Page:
A judge heard Wednesday from lawyers from both the county and city of Los Angeles but postponed a ruling about whether to reinstate an order to compel authorities to move thousands of homeless people away from freeways and ramps because of such deadly hazards as pollutants, passing cars and potential earthquakes.
The hearing in downtown Los Angeles examined agreements between the government entities to provide shelter to individuals camping within 500 feet of freeway overpasses and underpasses, as well as indigent people over age 65.
The court previously put the preliminary injunction on hold to allow the city and county to develop their own plan to provide alternative shelter to 6,000 to 7,000 people living near area highways.
On Wednesday, U.S. District Judge David O. Carter postponed a decision about whether to reinstate the May 2020 order, pending the outcome of an audit on the issue to be provided by the county in July.
Carter set another hearing on the matter for Aug. 26, at which time the court will hear testimony from the parties regarding additional progress made toward housing those living in freeway encampments. At that time, the judge said, he will further consider whether to reinstate the preliminary injunction.
The proceedings are part of a lawsuit lodged against the city and county by the L.A. Alliance for Human Rights, a group made up of downtown business owners and Skid Row residents who argue that local government had mismanaged the homelessness crisis and wasted public money while the number of people living on the streets — thought to be about 60,000 — increases.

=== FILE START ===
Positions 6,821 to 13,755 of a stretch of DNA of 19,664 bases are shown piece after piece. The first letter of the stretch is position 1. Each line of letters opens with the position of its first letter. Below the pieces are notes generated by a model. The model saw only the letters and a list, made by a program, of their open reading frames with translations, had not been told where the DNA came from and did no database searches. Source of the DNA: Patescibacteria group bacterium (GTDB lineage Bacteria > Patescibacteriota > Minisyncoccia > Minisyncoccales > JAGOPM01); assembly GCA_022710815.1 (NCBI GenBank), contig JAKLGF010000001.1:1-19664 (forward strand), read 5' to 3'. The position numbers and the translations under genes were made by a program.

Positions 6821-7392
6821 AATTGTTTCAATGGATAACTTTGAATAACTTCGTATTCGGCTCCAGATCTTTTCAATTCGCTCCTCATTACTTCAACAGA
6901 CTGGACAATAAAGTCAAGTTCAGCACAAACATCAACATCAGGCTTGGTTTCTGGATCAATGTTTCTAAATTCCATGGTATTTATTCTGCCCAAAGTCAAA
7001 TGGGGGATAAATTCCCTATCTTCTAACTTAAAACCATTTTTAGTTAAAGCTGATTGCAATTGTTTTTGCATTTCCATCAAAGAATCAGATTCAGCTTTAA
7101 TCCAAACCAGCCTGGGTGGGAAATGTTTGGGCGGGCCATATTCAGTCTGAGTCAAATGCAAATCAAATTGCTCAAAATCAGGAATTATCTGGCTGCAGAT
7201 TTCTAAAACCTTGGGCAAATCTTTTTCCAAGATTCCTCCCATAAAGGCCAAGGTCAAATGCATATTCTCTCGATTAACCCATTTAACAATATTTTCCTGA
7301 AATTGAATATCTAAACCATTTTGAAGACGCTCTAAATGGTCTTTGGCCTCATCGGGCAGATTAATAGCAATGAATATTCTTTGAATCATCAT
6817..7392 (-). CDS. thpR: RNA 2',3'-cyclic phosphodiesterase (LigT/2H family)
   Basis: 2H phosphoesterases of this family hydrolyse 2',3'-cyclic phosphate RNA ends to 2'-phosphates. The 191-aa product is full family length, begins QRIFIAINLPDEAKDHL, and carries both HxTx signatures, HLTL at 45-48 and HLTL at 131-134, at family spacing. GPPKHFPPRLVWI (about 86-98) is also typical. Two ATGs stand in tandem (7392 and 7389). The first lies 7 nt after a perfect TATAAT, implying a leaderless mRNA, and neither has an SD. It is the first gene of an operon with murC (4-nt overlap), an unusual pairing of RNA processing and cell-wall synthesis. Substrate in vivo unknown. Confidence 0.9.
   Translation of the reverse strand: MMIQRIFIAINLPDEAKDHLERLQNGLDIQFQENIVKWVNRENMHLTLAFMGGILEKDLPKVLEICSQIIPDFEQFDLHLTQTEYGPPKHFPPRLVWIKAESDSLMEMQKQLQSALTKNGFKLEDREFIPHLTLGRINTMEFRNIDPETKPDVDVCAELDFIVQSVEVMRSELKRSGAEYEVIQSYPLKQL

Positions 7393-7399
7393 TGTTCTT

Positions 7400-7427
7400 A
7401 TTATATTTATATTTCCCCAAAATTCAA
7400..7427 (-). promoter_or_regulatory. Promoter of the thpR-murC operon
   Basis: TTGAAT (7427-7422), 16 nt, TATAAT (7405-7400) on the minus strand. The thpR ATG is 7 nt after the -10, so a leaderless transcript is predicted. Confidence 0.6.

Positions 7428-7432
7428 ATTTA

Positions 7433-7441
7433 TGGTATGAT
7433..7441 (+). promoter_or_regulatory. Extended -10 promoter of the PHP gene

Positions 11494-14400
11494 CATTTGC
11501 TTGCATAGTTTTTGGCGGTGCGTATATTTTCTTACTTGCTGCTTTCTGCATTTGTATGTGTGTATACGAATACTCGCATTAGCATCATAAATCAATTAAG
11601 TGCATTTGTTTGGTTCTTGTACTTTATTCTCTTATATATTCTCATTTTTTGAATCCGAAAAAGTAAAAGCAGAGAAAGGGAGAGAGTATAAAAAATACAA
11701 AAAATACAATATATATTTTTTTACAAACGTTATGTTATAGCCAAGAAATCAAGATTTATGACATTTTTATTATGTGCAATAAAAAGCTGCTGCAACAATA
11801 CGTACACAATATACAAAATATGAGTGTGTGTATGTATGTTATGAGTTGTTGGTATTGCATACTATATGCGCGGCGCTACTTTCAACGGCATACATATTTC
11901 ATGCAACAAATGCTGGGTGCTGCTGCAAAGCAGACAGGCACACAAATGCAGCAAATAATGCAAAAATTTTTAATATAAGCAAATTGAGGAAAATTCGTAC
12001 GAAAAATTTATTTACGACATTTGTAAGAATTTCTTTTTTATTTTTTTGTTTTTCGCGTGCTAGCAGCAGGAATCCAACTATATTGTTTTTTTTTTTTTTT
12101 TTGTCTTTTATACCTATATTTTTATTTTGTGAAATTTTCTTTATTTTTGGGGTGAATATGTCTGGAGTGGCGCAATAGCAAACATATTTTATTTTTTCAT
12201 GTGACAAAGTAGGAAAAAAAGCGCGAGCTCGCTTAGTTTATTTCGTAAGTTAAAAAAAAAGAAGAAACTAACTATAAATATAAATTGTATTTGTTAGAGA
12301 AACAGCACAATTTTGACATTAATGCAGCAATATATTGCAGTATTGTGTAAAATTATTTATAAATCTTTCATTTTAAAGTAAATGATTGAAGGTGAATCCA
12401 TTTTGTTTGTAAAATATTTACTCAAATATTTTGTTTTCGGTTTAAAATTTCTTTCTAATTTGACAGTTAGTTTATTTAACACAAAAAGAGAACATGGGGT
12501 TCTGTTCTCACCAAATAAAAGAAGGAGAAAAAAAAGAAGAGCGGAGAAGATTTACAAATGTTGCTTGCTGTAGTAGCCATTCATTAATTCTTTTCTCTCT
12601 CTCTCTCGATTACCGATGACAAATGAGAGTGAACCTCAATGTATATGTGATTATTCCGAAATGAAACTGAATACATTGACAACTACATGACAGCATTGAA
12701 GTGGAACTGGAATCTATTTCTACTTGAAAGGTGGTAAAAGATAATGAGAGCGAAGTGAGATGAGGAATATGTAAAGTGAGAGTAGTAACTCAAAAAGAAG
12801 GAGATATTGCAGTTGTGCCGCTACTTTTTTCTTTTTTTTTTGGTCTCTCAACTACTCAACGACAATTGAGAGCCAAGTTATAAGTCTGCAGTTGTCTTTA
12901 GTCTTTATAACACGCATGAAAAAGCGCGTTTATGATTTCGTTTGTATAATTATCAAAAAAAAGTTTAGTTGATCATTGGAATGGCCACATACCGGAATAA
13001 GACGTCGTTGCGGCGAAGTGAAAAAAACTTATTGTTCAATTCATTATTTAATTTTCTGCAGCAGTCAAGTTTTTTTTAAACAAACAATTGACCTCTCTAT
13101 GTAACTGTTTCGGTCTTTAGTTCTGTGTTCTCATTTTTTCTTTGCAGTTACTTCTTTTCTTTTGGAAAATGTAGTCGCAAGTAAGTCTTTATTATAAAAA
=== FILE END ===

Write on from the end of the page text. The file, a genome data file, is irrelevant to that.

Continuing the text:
An evidentiary hearing in the case is set on Thursday to discuss what city/county properties are available for use by the homeless. A discussion about “structural racism” — which Carter believes created and sustains the sprawling Skid Row area of downtown Los Angeles — is also expected.
Fed up with a lack of momentum in the year-old case, the judge said in April that the city and county of Los Angeles must offer housing to the homeless population of Skid Row by the middle of October. A federal appeals court put an administrative hold on the judge’s decree pending the conclusion of back-to-back hearings Wednesday and Thursday to discuss possible modifications to his order, financial arrangements to pay for homeless housing and other issues.
Although an agreement was reached in June last year to provide an additional 6,700 beds over the following 16 months, with funding for five years thereafter, impetus bogged down in disagreements and inaction, court papers show.
Carter’s pending April order set a timetable for offers of shelter to be made to between 2,000 and 4,000 homeless people living on the streets of Skid Row by October. The sprawling 50-block area just blocks from Staples Center contains one of the largest populations of indigent people in the nation.
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